National newspapers possess the freedom, funding and tenacity to invest in long-running, deeply scrutinizing investigations that can expose, embarrass and destruct corporations and individuals. Yet, they don't. The media proprietors prefer to divert their money toward the invention of scandal, no matter how half-baked or un-interesting.
This year has seen the return of the 'Fake Sheikh'. His first EXCLUSIVE! of the year exposed a barely memorable, former boxing champion. Herbie Hide was filmed and quoted saying what the majority of Joe Public had understood as common knowledge; that the boxing world is riddled with drugs and fraudsters who would happily accept a check with many 0's on it, rather than win a clean fight.
Herbie Hide offered to throw a world title fight - and told how a bout could be rigged so the favourite would go down in any round a punter chose. The grasping ex-heavyweight champ revealed in a series of meetings with undercover Sun reporters that he would be prepared to lose for £1million, resulting in huge bet payouts.
This 'World Exclusive' is an example of how the Sun on Sunday has picked up the mantle that the News of the World dropped when it was shut down in 2011. Despite the 41-year old boxer wanting to make a comeback, the front page exclusive is a result of probably several phishing exercises. It is arguably money well spent by News International, but the level of public interest in a semi-retired, moderately well known boxer, who's professional peak was more than a decade ago, hardly warrants the investigative priority of the biggest circulating newspaper in the United Kingdom.
Newspapers have the freedom to print this information, and as long as they procure it legally, they have every right to develop stings like the Herbie Hide situation. But if this is the role of a modern newspaper, to expose half-truths about non-celebrities, then journalism is not what it used to be.
Cause of death
Campaigners against Leveson's recommendations for press regulation cry threats to the freedom of expression. This week's cross-party royal charter success saw many proclaim the death of journalism in the UK, yet this couldn't be further from the truth.
The measuring stick held up against how free the press should or should not be, is sadly quite irrelevant. The newspaper industry is dying, and if not dying then it is certainly becoming an unnecessary luxury. And while this fact is accepted with a heavy heart, the original freedom of expression is pumping blood with greater strength than that of an Olympic athlete. The freedom of expression is still alive and kicking, but it lays with the press no more, and this is largely the newspaper's own doing.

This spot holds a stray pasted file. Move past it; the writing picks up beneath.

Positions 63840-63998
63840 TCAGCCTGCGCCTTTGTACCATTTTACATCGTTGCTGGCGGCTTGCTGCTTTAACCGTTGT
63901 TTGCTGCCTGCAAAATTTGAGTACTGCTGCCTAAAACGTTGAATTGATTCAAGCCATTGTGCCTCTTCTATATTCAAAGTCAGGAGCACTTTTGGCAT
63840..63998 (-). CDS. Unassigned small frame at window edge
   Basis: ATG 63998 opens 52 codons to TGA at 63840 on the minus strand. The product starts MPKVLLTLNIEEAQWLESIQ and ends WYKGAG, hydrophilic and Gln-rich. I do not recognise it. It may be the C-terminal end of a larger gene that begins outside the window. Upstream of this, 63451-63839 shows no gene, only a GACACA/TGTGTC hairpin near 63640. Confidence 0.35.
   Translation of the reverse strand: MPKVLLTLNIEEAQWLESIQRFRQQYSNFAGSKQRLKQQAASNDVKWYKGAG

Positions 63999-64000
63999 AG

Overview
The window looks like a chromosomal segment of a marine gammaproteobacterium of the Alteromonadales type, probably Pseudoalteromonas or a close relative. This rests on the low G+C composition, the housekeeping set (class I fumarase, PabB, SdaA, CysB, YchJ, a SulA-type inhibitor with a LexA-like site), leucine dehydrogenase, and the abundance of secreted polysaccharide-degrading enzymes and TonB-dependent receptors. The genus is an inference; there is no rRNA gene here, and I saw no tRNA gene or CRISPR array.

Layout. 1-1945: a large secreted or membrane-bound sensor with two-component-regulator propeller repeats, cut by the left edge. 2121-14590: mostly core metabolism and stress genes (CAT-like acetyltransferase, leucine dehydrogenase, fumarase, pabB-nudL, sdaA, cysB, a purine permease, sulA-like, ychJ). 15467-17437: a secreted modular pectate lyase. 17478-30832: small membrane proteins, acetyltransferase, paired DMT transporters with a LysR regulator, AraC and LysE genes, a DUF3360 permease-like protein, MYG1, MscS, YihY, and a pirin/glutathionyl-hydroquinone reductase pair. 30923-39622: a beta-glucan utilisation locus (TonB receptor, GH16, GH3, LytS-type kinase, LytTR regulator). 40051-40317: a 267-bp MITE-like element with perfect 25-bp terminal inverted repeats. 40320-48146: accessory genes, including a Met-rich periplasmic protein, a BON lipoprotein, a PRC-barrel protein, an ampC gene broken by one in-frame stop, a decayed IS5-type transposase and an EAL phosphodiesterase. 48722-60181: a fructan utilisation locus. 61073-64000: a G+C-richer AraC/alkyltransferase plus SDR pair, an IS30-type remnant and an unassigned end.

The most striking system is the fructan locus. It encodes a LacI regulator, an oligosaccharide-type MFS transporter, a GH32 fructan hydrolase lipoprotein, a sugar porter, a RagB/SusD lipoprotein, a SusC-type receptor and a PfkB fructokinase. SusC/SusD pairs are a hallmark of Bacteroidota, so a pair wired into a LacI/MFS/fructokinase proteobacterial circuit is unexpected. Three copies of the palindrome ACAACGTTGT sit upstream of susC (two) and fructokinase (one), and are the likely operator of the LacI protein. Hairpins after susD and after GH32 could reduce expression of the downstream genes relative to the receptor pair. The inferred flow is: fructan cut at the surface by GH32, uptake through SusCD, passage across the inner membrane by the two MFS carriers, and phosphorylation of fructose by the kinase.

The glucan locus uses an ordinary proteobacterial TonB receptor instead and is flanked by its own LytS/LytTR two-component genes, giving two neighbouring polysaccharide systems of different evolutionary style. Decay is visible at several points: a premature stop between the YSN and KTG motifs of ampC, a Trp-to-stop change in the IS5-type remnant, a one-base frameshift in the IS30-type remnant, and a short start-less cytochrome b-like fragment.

A 21st century newspaper is little more than a press office for a wealthy business owner with political interests. The day Leveson's recommendations were made public; BBC aired its traditionally scheduled Question Time programme, with a majority theme based on the judge and his handy-work. Neil Wallis, former executive editor of the News of the World, criticised the 2000-page report for leaving a "gaping hole"; a detailed assessment of the digital and social media. He said, "what about Ryan Giggs? What about McAlpine? What about Guido Fawkes?" Wallis would later tweet a congratulations to Charlotte Church who also sat on the panel and put forward a well-constructed argument.
"Twitter and social media, and blogging is much closer to what the original idea of what the words freedom of the press meant. In 1660... the freedom of the press... actually meant was that any individual could use the print press for pamphleteering, for ideas that they had, for protest. Any individual could use this for mass circulation and I believe that social [media] is something much closer to that and what we've had for a long time is."
Social media and online journalism is a subject that should be looked at in depth. Websites associated with newspapers should be held to the same standards as the print product, as should official bodies, businesses and organisations. The royal charter offers this, but it requires more clarity.
There are thousands, perhaps millions of personal blogs that range in content. Some act as a way of sharing food recipes, or pictures from holiday, others comment on the government or discuss what businesses are thriving or failing on the local high street. These blogs represent what may be said down the local pub, or while two friends share a cup of tea. These blogs have relatively low readership, do not act as a form of income for the author, and pose very little personal or financial threat to others. They should not be subject to mass fines or forceful retraction, because they tend to discuss and debate honestly held views, representing the true meaning of freedom of speech.